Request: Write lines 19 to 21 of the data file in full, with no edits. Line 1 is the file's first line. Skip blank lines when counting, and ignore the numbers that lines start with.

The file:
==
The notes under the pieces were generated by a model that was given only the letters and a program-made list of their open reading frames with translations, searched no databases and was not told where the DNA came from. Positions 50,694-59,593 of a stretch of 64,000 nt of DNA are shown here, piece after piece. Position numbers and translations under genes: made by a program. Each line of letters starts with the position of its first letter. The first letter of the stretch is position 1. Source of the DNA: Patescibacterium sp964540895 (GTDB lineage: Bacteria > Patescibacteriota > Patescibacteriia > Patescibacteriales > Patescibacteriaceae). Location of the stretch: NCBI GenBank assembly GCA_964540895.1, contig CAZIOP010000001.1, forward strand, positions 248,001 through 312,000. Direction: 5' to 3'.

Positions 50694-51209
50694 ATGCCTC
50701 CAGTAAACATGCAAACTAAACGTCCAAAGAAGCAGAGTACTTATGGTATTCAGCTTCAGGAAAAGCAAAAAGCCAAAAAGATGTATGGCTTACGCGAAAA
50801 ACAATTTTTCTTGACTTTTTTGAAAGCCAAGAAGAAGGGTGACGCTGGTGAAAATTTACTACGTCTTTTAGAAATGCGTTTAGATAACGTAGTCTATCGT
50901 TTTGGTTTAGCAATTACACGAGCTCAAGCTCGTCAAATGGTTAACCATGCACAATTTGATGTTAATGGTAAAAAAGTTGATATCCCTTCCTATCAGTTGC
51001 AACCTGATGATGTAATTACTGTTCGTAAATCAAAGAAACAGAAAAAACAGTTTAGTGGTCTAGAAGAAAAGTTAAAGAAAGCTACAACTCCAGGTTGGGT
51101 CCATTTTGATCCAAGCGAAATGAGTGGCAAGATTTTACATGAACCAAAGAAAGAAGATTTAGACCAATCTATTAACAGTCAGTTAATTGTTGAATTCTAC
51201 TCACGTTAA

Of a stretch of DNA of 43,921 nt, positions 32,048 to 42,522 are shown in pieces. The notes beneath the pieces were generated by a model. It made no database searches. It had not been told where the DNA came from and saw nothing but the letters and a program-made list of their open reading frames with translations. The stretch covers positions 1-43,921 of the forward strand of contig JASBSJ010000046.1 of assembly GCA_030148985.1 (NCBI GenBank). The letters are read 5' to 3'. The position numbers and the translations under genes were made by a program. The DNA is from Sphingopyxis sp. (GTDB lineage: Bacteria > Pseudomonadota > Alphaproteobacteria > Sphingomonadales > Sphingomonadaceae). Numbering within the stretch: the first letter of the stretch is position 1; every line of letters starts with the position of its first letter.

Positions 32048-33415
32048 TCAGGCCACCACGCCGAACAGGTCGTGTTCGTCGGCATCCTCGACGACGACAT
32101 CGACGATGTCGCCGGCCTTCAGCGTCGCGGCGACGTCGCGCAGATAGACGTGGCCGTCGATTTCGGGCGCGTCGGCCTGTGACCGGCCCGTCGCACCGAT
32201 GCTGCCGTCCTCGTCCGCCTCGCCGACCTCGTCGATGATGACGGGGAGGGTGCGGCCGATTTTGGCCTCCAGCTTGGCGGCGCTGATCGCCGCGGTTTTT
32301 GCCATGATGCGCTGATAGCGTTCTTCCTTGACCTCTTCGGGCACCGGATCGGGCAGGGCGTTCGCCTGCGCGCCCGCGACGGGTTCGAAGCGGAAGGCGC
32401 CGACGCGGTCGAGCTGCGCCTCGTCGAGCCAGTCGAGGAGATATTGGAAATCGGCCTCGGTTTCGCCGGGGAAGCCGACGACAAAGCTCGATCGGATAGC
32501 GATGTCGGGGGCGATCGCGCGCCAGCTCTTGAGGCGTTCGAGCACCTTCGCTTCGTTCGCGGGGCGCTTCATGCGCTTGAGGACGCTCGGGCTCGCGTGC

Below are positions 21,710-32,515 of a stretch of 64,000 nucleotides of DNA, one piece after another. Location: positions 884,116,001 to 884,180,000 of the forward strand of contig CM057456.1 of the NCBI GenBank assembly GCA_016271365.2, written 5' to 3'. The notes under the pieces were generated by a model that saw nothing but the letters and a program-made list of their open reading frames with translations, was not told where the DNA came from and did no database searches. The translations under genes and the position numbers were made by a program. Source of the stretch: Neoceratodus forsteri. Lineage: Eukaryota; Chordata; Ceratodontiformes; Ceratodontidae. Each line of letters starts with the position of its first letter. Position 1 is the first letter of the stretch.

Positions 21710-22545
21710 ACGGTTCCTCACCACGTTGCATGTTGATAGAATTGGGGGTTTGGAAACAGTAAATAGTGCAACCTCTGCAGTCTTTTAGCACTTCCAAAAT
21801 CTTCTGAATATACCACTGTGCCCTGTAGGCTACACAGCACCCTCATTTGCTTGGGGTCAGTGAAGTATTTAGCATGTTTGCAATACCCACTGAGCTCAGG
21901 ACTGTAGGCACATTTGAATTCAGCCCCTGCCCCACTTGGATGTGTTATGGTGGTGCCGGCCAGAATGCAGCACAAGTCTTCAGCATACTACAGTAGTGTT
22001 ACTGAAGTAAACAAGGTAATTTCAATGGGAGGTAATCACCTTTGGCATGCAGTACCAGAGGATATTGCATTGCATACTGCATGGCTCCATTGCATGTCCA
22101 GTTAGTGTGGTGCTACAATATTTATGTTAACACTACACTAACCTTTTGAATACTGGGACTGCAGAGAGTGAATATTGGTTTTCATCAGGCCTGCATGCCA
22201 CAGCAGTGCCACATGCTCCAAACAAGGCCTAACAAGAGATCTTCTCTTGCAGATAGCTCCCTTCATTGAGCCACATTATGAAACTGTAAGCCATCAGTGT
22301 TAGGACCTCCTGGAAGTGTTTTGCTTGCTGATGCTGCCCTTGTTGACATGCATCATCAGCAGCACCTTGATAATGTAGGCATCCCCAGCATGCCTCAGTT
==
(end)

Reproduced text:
Positions 21710-22545
21710 ACGGTTCCTCACCACGTTGCATGTTGATAGAATTGGGGGTTTGGAAACAGTAAATAGTGCAACCTCTGCAGTCTTTTAGCACTTCCAAAAT
21801 CTTCTGAATATACCACTGTGCCCTGTAGGCTACACAGCACCCTCATTTGCTTGGGGTCAGTGAAGTATTTAGCATGTTTGCAATACCCACTGAGCTCAGG